The Electric Power Supply Association (EPSA) has sent a letter to Secretary of Energy Spencer Abraham recommending against strict federal policies regarding fuel choices for power plants in the U.S. EPSA is the national trade association representing competitive power suppliers, including independent power producers, merchant generators and power marketers.
Acknowledging that higher prices have prompted some to argue for proscriptive federal policies with respect to the fuel, the letter points out that high prices in the 1970s led to the adoption of the Power Plant and Industrial Fuel Use Act of 1978, a law that cost consumers billions by short-circuiting market forces in favor of federal mandates. In 1987, Congress recognized the mistake and repealed the law.
Federal Energy Regulatory Commission Chair Pat Wood has said that government intervention in the gas market would be a mistake and specifically cited new, more efficient gas-fired power plants as helping smooth out the supply and demand imbalance.
“As the Energy Information Administration recently noted, new gas-fired generation is often dramatically more efficient than existing or retiring gas-fired facilities,” said the letter from ESPA President Lynne Church. She said that in Texas and in California, it has been documented that the development of new gas-fired facilities actually has resulted in less aggregate gas consumption by the electric power industry. EIA recently noted that gas-fired electricity generation increased by eight percent in 2002, but total gas used for electric generation increased by only two percent.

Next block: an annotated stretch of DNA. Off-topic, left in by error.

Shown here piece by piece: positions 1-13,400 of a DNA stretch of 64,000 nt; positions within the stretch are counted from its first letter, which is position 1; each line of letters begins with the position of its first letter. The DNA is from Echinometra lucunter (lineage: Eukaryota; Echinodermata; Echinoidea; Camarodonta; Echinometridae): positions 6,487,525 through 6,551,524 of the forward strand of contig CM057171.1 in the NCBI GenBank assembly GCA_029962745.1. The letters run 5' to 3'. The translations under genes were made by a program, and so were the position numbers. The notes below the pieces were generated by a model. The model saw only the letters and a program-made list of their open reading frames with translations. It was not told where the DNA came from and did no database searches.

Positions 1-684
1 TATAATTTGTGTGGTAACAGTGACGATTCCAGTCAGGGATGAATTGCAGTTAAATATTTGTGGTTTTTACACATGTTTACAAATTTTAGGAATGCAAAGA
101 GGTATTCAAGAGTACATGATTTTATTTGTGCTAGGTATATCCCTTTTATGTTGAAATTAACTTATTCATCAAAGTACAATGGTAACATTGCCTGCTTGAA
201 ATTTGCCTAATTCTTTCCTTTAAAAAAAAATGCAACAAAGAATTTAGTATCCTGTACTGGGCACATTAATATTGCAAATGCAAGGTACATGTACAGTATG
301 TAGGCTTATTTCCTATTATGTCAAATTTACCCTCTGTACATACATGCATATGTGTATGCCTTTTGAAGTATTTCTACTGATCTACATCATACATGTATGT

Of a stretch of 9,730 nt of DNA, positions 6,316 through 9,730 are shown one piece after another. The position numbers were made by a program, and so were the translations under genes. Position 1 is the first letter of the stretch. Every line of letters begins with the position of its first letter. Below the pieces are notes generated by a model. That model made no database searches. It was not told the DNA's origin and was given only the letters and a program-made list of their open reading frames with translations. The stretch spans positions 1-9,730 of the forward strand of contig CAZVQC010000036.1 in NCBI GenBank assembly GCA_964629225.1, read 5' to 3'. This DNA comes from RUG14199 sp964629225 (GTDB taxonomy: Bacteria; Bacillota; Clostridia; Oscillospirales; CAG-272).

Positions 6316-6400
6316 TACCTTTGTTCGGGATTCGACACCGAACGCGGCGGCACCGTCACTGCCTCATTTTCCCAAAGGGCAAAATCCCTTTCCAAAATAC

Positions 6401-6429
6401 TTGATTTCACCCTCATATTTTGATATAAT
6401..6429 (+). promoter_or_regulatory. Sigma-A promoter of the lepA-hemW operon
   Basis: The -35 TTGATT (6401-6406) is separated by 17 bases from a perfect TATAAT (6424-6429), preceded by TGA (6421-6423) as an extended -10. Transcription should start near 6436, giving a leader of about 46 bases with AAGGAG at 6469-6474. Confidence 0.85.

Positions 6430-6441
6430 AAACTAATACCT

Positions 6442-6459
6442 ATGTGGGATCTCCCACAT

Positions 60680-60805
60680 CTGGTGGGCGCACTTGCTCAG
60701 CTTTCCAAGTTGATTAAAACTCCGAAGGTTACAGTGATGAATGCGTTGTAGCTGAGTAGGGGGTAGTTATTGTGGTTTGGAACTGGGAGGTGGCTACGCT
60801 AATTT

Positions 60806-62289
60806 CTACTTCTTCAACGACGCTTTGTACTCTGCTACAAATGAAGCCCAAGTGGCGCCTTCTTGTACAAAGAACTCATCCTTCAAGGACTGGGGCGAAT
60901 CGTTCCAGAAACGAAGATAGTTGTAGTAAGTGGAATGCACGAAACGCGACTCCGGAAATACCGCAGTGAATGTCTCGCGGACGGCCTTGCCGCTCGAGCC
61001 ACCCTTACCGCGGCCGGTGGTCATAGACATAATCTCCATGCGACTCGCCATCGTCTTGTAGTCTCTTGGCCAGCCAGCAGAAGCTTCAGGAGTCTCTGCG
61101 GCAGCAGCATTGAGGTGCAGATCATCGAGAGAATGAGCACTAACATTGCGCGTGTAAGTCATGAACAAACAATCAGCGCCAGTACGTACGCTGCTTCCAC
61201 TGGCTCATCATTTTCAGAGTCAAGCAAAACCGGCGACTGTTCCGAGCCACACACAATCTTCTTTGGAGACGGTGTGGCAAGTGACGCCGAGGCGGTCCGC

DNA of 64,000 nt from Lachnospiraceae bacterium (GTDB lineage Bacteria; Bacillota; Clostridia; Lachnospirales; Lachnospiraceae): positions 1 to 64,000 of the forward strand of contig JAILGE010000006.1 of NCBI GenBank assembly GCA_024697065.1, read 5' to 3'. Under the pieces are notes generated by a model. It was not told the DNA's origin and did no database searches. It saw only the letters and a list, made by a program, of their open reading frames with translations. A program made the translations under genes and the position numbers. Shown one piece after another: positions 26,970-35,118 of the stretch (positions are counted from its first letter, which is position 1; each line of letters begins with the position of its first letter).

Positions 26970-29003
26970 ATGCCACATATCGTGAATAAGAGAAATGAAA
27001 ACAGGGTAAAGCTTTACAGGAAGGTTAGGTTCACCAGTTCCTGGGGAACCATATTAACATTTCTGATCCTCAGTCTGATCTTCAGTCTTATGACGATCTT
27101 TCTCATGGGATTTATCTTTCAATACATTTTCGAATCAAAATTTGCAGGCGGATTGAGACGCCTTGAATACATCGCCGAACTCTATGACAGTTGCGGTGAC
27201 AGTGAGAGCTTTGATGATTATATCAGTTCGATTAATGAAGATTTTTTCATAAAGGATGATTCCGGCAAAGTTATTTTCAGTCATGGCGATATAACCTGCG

EPSA supports the opening of all wholesale power markets to the full force of competition as a way of mitigating gas prices in the short term. “In many parts of the country, state-of-the-art gas-fired power plants sit idle while Korean war vintage gas plants run full bore,” notes Church.
She adds that the use of economic dispatch — where the least-cost and most efficient power plants are utilized before inefficient units — exists in organized electricity markets in the Mid- Atlantic and the Northeast, but must become national policy. EPSA cites a recent study that shows that economic dispatch could save Louisiana customers as much as $400 million a year in electricity costs and would provide concomitant savings in natural gas usage.